Rivington Terraced Gardens were originally created for soap magnate Lord Leverhulme as a spectacular venue for him to relax in and entertain. Situated on the hillside below Rivington Pike, the Gardens were designed by noted landscape designer Thomas Mawson between 1905-1922.
His vision created a dramatic hillside garden, featuring a heavily-wooded area including a network of footpaths that provide the terraces that give the Terraced Gardens their name. There's a man-made ravine and cascade, with several bridges and fords crossing it. The upper section of the park contains the remains of the formal lawns and gardens which surrounded Lord Leverhulme's residences. These include a Japanese Garden and lake, an Italian Garden and lake, and the former Orchestra Lawn. The park contains many dramatic stone-built structures, including a magnificent 7-arched bridge, a number of Summer Houses and Viewing Platforms, and the haunting building known as the Pigeon Tower.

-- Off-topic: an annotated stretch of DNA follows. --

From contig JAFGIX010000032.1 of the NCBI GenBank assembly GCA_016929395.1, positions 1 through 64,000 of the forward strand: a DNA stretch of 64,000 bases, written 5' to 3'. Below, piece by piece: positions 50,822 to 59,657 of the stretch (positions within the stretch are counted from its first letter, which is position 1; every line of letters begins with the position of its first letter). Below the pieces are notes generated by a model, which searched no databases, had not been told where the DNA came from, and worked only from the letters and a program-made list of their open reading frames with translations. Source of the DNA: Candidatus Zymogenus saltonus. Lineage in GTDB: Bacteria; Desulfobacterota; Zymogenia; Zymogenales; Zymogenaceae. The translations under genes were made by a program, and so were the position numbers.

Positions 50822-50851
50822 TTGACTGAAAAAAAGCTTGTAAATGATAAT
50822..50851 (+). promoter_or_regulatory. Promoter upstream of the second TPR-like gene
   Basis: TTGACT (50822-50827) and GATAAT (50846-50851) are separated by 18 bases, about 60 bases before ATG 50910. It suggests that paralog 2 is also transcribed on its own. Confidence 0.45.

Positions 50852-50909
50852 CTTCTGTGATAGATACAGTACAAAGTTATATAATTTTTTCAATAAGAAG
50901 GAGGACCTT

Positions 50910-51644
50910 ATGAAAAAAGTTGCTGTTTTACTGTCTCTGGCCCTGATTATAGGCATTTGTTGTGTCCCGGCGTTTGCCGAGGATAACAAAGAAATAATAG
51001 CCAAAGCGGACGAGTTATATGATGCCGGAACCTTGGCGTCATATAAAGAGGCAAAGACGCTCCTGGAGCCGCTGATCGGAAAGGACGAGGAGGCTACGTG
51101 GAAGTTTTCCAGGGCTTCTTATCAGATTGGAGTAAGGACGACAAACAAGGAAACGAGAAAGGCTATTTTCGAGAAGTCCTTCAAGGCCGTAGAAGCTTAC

Today, the original structure of the Gardens remains but ornamental planting has been replaced by woodland. It's a magical place of winding footpaths and unexpected surprises, much loved by local people and visitors from across the region.
The Gardens are an incredibly significant, culturally valuable piece of landscape. It is unique within the region, as a hillside garden of such scale, and it has national significance derived from its designer, Thomas Mawson.